Crossing the street (without getting killed)

February 15, 2015

Cross at your own risk!

In the seventies and eighties, Italy was under siege from bomb-throwing, homegrown terrorists. This danger that has now more or less ceased, and although serious crime, once very limited, has now admittedly increased, one has to laugh when  fellow Americans ask if I feel safe here, and laugh even more heartily when Italian journalists compare this or that Italian city with Chicago in the 1930s. In 2013 there were only 34  homicides in Rome, giving it a lower murder rate than either Amsterdam or Glasgow (not to mention the top 60 US cities. BUT, in the same year, there were 56 pedestrian deaths. So the worst danger you face when you visit here, aside from that represented by the very able pickpockets on some bus lines and a few knots of thieving gypsy children, may well be that of crossing the street. Here’s some advice on how to do that safely and effectively.


  • 600 pedestrian deaths a year
  • 21,000 injuries
  • 30% die on zebra crossings
  • half of these are seniors

I know the title of this post seems facetious, but it surely is not a joke to the surviving relatives of  pedestrian victimes.  Just a few days ago, on January 3, Mario Mortai, 77, and his wife of over 50 years, Maria Giacchino, were killed by a drunk driver in the Rome suburb of Ostia while crossing on the zebra stripes. Every year, in fact, 600 pedestrians die on Italian streets and another 21,000 are hurt. Thirty percent die while crossing on the strisce (stree-shay) and more than half of those who die are (inexplicably) men over 65. True, the number of pedestrians hurt  has declined over the last ten years, but the overall number of pedestrian deaths in Italy as a whole has been more or less stationary since 2004 (before that it was significantly higher).

Compared with the US where around 4,700 pedestrians die each year, that figure may not seem enormous. But for Europe, it is a lot, and it probably creates a greater echo in a smaller country like Italy where most newspapers and news programs are national in range and orientation. In fact, the ongoing problem has led one well-known Italian TV personality, Piero Angela, to lend his talent to a “We are all pedestrians” campaign for safer driving and more careful street crossing. Furthermore, in Italy, where pedestrian deaths account for close to 15% of overall traffic-related deaths, 43% of these deaths occur in cities. The European average is only 34%. The 56 pedestrian deaths in Rome in 2013,  were twice as many as  those in Milan and six times as many as those in both staid Turin and crazy Naples (where almost no one obeys any  traffic regulations).  The Lazio region is, in fact, the worst region for pedestrians followed by Lombardy and Tuscany. Other than Rome, the worst cities to be crossing streets in are Catania and Messina in Sicily.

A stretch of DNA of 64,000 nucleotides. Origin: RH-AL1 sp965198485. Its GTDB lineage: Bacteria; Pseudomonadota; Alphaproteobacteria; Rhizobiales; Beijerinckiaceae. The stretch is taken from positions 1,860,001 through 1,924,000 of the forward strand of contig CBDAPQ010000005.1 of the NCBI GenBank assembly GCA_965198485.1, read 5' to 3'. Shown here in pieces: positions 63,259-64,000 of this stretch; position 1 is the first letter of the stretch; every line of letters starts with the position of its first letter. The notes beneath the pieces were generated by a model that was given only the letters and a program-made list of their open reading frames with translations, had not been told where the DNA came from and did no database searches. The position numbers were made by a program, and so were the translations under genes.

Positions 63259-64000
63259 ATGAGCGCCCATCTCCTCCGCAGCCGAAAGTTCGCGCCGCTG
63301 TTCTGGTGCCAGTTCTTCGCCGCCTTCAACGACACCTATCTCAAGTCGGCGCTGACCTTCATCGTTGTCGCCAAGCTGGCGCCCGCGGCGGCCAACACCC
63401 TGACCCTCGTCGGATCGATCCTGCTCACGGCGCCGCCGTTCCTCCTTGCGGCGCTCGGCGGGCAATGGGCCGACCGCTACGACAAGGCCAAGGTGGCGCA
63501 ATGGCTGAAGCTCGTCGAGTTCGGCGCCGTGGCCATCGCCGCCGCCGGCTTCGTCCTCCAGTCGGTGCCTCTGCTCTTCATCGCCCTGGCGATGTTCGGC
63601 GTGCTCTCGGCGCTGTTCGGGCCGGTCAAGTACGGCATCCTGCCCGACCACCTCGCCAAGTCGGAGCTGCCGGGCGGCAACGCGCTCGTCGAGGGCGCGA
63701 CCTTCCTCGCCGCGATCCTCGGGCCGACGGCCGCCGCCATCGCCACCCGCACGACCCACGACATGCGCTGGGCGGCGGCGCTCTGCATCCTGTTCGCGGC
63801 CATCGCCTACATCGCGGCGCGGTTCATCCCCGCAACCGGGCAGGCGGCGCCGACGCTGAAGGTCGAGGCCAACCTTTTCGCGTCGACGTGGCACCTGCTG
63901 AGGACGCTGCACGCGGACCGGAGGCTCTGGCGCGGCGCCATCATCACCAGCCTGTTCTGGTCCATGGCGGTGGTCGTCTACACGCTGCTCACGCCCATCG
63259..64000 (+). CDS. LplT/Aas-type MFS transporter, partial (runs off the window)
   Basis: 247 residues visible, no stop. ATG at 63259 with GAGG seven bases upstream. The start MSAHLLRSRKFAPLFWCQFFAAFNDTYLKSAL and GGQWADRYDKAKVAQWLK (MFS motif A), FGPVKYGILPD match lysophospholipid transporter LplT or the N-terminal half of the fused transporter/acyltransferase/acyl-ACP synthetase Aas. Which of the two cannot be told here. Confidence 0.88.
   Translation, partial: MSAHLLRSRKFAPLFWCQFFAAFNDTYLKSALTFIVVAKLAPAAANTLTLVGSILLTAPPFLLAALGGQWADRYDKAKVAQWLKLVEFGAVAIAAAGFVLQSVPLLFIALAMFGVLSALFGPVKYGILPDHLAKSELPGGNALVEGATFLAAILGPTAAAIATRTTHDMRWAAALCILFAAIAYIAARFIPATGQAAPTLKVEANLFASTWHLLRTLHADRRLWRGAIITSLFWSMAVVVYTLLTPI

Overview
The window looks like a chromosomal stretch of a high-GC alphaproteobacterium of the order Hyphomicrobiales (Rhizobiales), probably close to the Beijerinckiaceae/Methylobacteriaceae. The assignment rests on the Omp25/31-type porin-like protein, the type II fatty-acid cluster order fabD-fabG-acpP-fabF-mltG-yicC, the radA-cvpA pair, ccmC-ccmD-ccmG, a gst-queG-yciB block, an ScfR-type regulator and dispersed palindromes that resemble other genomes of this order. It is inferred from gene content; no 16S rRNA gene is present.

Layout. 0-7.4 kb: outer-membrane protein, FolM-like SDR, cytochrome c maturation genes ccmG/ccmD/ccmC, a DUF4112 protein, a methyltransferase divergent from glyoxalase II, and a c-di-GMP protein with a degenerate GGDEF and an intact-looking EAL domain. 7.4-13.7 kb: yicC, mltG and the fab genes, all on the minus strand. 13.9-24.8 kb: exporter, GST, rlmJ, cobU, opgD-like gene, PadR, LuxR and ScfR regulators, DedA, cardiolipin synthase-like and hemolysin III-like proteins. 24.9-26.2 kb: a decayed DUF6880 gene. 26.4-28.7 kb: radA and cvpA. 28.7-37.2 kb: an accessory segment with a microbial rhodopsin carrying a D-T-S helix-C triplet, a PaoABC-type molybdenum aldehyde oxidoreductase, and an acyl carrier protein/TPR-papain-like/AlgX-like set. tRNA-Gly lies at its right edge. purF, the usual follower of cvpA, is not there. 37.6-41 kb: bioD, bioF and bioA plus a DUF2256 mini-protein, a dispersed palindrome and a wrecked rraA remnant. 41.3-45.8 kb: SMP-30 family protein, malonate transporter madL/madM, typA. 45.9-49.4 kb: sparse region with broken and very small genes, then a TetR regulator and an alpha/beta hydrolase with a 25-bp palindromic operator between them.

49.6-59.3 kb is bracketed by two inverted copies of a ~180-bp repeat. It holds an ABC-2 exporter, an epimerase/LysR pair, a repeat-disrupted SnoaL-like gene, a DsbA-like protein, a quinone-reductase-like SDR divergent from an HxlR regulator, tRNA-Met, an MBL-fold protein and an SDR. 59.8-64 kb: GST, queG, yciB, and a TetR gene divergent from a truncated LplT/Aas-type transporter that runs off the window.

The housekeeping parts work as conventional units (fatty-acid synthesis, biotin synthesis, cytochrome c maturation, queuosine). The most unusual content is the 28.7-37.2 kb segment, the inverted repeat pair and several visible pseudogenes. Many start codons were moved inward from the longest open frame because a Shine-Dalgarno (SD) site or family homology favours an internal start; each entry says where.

(and some other parts of Italy)


First of all, if you are British, or have spent significant time in the U.K., forget home and remember that you are in a different place; in other words, do not expect Italians to so as the British do: bringing their cars to a dead halt the very instant a pedestrian places his or her foot on the white, intersection zebra cross lines, known here in Italy as  le strisce, the stripes. That kind of courtesy is definitely not the Italian way, particularly in larger cities from Florence on down, with an overall lack of attention increasing exponentially as you travel further south. Naturally, not all the pedestrians killed in 2013 met their end on the strisce, but a good number did. And despite the fact that the Italian Codice della Strada (Traffic Code) makes clear that drivers are OBLIGATED to stop for pedestrians, indeed to stop even for pedestrians who have just begun their trek across, many, maybe even most, do not and, inexplicably, this noncuranza (indifference) is getting worse. In fact the Italian way of observing the stripes generally involves:

  • ignoring them all together;
  • driving right by you if you have only barely begun your trek
  • passing right behind you if are out of impact range but haven’t yet got to the other side.
  • Some people, of course, and most bus drivers (but not taxis), do indeed stop for pedoni (pedestrians) but caution is always urged.